Interpersonal competence is one of the keys to success that I discuss in Straight Talk for Success. If you want to become interpersonally competent, you need to do three things. 1) Get to know yourself. Use this self knowledge to better understand others. 2) Build long term, mutually beneficial relationships with the important people in your life. 3) Resolve conflict positively. Use it to come up with creative solutions to problems and to enhance your relationships.
The other day I saw an interesting "Ask Amy" column (yes, I do read the advice columns they contain a lot of common sense). A grandmother wrote asking a question about electronic gadget etiquette. It seems that she had lunch with her college aged grandson. He was texting during their meal. She thought this was rude. Her grandson said that speaking on a cell phone would have been rude, but he was only texting. He said he was very good at multi tasking – in this case listening to her and carrying on a conversation while he ate and texted.
Amy responded, "Sending and receiving text messages while with a companion at lunch is the same as reading a magazine or writing a postcard at the table. There is nothing wrong with doing these things solo, but your companion shouldn’t have to watch."
Amy is right on. I debated on whether I should this example in a post on creating personal impact, communication skills or interpersonal competence. It certainly fits in all three categories. I chose to use in a post on interpersonal competence. You cannot build relationships by paying more attention to your electronic gadgets than you do the person or persons who are right in front of you.
You build strong relationships by attending to other people. Attending means that you are present. You give the other person your undivided attention. You listen to what they have to say. You respond appropriately. You avoid distractions. You shut off your cell phone – you take no calls and you don’t text. You don’t keep checking out the cute guy or gal sitting two tables over. You demonstrate your respect for the person in your presence by blanking out distractions and concentrating on what he or she is saying.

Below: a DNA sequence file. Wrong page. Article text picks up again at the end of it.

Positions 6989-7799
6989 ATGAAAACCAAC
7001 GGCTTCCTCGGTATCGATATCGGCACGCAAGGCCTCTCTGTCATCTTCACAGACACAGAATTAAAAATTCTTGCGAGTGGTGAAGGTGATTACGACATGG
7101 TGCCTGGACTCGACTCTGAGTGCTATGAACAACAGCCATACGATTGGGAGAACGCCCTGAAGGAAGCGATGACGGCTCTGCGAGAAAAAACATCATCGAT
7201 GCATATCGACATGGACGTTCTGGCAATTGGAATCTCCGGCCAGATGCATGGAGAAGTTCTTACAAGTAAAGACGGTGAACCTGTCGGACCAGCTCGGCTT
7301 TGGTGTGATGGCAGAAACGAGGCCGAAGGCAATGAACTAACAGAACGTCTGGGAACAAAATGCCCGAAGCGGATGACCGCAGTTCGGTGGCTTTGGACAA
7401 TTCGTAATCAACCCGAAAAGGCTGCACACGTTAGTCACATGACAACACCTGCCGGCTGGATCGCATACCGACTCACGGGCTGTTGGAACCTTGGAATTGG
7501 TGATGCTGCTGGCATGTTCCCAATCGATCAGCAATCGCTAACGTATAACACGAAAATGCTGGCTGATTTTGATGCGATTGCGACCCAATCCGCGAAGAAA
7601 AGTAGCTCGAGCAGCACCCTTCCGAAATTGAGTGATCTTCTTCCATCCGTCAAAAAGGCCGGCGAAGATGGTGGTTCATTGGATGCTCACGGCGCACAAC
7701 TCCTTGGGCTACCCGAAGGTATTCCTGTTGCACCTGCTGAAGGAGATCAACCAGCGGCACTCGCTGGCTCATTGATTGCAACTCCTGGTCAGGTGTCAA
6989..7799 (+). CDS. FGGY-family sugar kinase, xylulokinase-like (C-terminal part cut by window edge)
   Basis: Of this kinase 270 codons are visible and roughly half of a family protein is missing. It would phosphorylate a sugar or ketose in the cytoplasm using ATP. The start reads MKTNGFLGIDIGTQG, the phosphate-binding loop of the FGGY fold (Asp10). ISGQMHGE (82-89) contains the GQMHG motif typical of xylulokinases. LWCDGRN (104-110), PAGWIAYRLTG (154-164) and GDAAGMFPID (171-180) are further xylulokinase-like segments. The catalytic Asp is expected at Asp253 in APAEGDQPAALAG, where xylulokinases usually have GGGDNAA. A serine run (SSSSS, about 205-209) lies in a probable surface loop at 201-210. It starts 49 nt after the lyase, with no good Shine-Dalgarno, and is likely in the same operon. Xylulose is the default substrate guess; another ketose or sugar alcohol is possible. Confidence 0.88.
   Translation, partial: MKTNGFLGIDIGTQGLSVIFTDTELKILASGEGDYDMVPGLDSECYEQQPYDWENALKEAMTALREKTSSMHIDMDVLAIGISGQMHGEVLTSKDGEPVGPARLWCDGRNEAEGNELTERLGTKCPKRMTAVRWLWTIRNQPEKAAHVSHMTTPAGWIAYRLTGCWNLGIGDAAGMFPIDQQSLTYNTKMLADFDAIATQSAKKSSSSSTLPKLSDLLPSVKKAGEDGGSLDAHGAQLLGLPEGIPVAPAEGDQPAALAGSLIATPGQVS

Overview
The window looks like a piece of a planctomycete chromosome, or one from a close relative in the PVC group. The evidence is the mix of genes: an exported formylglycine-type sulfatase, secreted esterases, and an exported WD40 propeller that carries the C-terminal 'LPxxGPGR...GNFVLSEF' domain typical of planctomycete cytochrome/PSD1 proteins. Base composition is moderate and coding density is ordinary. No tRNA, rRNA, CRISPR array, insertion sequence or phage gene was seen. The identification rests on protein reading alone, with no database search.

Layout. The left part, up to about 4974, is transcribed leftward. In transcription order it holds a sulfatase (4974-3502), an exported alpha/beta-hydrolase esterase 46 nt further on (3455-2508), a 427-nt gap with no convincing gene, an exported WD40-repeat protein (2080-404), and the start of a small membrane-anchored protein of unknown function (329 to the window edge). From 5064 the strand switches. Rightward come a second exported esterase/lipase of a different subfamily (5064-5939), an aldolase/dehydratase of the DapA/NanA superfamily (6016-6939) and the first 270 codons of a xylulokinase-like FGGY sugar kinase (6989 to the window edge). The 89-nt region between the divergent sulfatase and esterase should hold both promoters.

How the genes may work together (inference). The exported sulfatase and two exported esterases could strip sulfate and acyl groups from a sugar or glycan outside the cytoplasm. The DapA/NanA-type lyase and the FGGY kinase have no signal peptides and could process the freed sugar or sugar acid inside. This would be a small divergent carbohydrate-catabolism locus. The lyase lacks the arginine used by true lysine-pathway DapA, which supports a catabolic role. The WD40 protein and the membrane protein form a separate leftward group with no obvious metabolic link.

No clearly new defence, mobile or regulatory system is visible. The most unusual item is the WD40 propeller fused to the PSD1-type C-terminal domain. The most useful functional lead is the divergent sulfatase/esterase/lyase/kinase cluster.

When you do this, you build relationships with people you’ve just met, and you enhance your relationships with people you already know. Strong relationships are an important key to becoming a personal and professional success.
The common sense point here is simple. Successful people are interpersonally competent. Interpersonally competent people build strong relationships with the people in their lives. Strong relationships enhance your potential for becoming a personal and professional success. You can build strong relationships by being attentive to the people in your presence. Shut off your cell phone, don’t text, read the newspaper or magazines. Concentrate your attention on the person in front of you. Show him or her that you care about what he or she is saying. Treat him or her as if he or she is the most important person in the world – because he or she is at that moment. He or she is the person who has taken time from his or her busy day to have a conversation with you. Return the favor.
That’s my take on texting at the lunch table and success. What’s yours? What are some of the annoying things that people have done to you? Please take a minute and share your story in a comment. Thanks for reading.